Advertisers Pulling Out?

Apparently many big advertisers, like P&G for example, have been exercising their contractual rights to cancel a portion of what they purchased upfront last May, which will severly impact networks income between now and the 2009 upfront in May. I have to imagine this sets a somber tone for the upfronts and the potential from these same advertisers and categories. So it begs the question – in this economy, what will the 2009 upfronts be like? Oh yeah and the bigger question. .. does it really matter for anyone other than the networks?

Yes TV ratings are eroding as it is, yes low consumer confidence will affect budget for big box retailers and their budgets, yes the automotive & financial categories in an upheaval, and yes there is a general conservative and ROI-sensitive mindset amongst marketers. You’d think that this year’s upfronts will be going down in history as an evolutionary milestone of marketer hesitancy. We’ll see. Networks have begun selling at higher CPM’s as a way of adapting. One thing’s for sure – the trend continues to give digital a leg up, even amid our own identity crisis. The lack of standards, high CPM’s, and confusion over measurement hasn’t made it easy in the digital video world, but the growth rates and addressability cannot be ignored by advertisers.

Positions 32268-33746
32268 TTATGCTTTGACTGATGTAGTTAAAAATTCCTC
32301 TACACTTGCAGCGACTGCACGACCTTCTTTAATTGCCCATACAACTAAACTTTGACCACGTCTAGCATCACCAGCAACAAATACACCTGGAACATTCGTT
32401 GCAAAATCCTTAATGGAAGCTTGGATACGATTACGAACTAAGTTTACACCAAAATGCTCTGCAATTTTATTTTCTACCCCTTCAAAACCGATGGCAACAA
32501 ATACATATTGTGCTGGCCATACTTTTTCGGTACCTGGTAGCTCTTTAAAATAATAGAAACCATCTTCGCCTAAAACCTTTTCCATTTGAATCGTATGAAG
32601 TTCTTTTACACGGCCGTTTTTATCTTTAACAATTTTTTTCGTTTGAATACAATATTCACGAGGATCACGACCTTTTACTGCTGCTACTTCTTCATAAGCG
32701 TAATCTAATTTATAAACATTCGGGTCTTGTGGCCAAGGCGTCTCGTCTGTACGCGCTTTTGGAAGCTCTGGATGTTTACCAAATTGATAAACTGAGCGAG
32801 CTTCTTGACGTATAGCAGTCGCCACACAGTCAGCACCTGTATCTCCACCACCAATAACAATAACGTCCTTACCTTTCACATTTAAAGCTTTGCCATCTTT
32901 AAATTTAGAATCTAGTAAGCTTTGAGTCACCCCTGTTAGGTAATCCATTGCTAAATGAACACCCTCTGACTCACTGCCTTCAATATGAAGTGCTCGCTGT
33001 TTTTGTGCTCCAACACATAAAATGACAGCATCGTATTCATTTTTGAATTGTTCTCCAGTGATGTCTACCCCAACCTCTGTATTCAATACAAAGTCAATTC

Another interesting tidbit – Ad Age reported that Univision is scrapping plans for the traditional upfront presentation in New York (last year was a bash in Lincoln Center) and will be hosting several smaller events in key agency markets, bringing the presentation to agencies versus asking them to fly in to the upfronts in NY. Probably a wise move and definitely a sign of the times. CBS will be selling less inventory upfront and focus on continued sales during the scatter market (ie: the rest of the year). NBC has jockeyed for position and will begin their upfront presentations a bit earlier than the other networks, a move they made last year as well.

So, Why Does This Matter To Us Digital Folks?